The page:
Durian is the edible fruit of several tree species belonging to the Durio genus. There are 30 recognized species of Durio, at least nine of which produce edible fruit. Durio zibethinus, native to Indonesia in the island of Borneo (Kalimantan) and Sumatra, is the only species available on the international market. There are over 300 named varieties in Thailand and 100 in Malaysia.

The name "Durian" is derived from the Indonesian/Malaysian word duri (meaning 'thorn'), a reference to the numerous prickly thorns on its rind.

Indonesia has more than 103 varieties of Durian. The most cultivated species is Durio zibethinus. Notable varieties are Sukun durian (Central Java), sitokong (West Jawa), sijapang (West Jawa), Simas (West Jawa), Sunan (Jepara), si dodol, and si hijau (South Kalimantan), Petruk (Central Java), Kane/Chanee (Bali) and Musang King (Bali and East Jawa).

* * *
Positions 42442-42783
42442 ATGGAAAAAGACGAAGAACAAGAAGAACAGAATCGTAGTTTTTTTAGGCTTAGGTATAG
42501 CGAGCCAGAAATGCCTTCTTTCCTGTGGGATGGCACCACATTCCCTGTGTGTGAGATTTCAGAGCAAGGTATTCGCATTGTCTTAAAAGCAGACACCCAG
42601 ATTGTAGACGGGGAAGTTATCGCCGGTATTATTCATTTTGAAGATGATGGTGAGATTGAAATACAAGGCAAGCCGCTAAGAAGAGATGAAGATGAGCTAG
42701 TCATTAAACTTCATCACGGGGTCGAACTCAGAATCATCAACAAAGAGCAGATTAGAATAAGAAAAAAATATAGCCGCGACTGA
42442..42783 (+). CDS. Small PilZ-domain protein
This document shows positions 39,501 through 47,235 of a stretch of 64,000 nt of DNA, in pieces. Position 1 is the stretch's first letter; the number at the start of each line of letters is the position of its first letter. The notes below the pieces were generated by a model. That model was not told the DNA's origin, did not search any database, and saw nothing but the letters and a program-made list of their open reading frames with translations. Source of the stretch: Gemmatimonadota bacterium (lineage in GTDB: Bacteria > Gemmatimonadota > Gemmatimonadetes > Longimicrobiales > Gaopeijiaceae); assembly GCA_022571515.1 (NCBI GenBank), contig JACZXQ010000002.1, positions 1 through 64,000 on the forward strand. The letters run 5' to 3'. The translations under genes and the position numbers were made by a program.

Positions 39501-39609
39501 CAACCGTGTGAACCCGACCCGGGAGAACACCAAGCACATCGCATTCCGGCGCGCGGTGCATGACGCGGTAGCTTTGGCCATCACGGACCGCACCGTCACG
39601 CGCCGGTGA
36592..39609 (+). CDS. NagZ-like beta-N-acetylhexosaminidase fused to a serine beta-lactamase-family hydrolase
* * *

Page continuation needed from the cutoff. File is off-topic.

Raw durian is composed of 65% water, 27% carbohydrates (including 4% dietary fibre), 5% fat and 1% protein. In 100 grams, raw or fresh frozen durian provides 33% of the Daily Value (DV) of thiamine and moderate content of other B vitamins, vitamin C, and the dietary mineral manganese (15–24% DV, table). 

Different durian varieties vary in their carbohydrate content by 16–29%, fat content by 2–5%, protein content by 2–4%, dietary fibre content by 1–4%, and caloric value by 84–185 kcal per 100 grams. 

The fatty acid composition of durian flesh is particularly rich in oleic acid and palmitic acid.